Just asking a few big questions, while trying to figure out what sort of holiday column to write.

The Vancouver Courier, Dec. 15 and 29


by Geoff Olson


p style=”text-align:left;”>There’s a brand new dance but I don’t know its name
/That people from bad homes do again and again/
It’s big and it’s bland full of tension and fear/
They do it over there but we don’t do it here
-David Bowie, Fashion, 1979

triumphDec1.jpgLast Tuesday night, I parked my butt on a barstool and watched slack-jawed as the US election results rolled in on a big-screen TV.  Inconceivably, Thing One was trumping Thing Two. By the time I stumbled home it was game over: Lady Macbeth had lost to a former reality TV star with an Art Deco ‘do and 70 active lawsuits against him.

One thing you can say about Donald Trump: he and his successful train wreck campaign have been yuuugely fascinating. Morbidly, perversely… but fascinating nonetheless.

“Fascinate” means to bewitch or enchant. It originates from the 15th century Latin fascinus, meaning “a charm, enchantment, spell, witchcraft.” It was once believed that witches and serpents could render one unable to move or resist through a spell or a mere gaze. According to the Century Dictionary, “To fascinate is to bring under a spell, as by the power of the eye; to enchant and to charm are to bring under a spell by some more subtle and mysterious power.”

News watchers were spellbound by the media’s fixed focus on Trump’s dickish exploits and outrages, any one of which would have been enough to sink a traditional candidate from either party. Yet the Rethuglican candidate was nothing of the sort, unless you consider sexual harassment and an endorsement from the Klu Klux Klan to be “traditional”. The press couldn’t look away, and neither could the rest of  us.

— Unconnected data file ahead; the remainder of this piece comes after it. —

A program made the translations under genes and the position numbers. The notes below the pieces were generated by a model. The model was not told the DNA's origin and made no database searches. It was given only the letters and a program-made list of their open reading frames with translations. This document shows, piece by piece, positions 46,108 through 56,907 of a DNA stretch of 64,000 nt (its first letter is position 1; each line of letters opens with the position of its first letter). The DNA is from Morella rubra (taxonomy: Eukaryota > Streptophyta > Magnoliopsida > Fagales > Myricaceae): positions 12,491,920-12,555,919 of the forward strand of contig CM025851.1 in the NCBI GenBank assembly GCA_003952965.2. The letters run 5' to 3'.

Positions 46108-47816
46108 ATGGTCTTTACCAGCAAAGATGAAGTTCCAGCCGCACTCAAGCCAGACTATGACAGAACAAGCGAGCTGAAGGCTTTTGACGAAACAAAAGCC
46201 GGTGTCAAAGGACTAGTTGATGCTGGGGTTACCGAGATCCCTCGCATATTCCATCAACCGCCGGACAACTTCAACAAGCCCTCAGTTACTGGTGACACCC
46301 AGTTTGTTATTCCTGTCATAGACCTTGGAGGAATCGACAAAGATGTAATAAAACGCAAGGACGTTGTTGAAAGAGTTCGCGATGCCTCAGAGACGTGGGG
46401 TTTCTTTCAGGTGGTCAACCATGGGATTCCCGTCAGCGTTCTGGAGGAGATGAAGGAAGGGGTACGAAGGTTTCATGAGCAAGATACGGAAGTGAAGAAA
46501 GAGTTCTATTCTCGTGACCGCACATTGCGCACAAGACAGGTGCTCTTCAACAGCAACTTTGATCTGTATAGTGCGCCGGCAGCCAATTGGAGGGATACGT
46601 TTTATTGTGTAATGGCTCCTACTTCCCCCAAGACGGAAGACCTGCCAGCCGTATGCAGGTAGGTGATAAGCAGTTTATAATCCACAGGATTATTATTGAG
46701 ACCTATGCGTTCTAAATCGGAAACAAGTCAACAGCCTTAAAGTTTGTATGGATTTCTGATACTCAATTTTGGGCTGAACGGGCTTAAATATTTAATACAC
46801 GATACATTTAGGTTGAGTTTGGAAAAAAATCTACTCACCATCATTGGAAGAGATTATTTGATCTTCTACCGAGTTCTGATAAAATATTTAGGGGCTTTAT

In any case, once you start investigating word origins, there’s no telling where you’ll end up. A word closely related to fascination, with its associations of spells, paralysis and power, is the f word: fascism.

Fascism is drawn from the Latin noun, fasces, meaning “a bundle of rods containing an axe with the blade projecting.” A Roman magistrate would carry these before him as a symbol of violent authority: “the sticks symbolized punishment by whipping, the axe-head execution by beheading. Hence in Latin it also meant, figuratively, “high office, supreme power,”” according to the Online Etymological Dictionary.

The Italian fascists explicitly took their name from fasces. A perched eagle clutching a fasces was a common symbol used on their uniforms. The British Union of Fascists also employed the image in the 1930s.

Columbia University historian Robert O. Paxton defines fascism as “a form of political behaviour marked by obsessive preoccupation with community decline, humiliation or victimhood and by compensatory cults of unity, energy and purity, in which a mass-based party of committed nationalist militants, working in uneasy but effective collaboration with traditional elites, abandons democratic liberties and pursues with redemptive violence and without ethical or legal restraints goals of internal cleansing and external expansion.”

Needless to say, American immigrants are not the only ones now worried about the rise of domestic fascism in the US. (Whether or not Trump abides by his protectionist “principles” and projects military violence into the world, a la Clinton/Obama, is another matter.)

Tellingly, fasces are all over American iconography. There are two fasces on either side of the US flag behind the podium in the United States House of Representatives.  Fasces decorate the base of the Statue of Freedom on the United States Capitol building. The National Guard employs the image as well.

You can read as much or as little into this as you like into this, as either symbolic acknowledgement of America’s violent underpinnings or irrelevant decorative fashion. Yet fashion itself is a word lexically related to the terms above. According to the Online Etymology Dictionary, the word has roots in the latinate term  for a “group of people acting together,” from facere, “to make.”

In a 1979 song, David Bowie drew a comparison between mass trends and totalitarian movements. Was he consciously working a lexical link between fashion and fascism? I don’t know, but his invocation of fashionistas marching in lockstep is both danceable and disturbing. A David Duke campaign song for 2020, perhaps?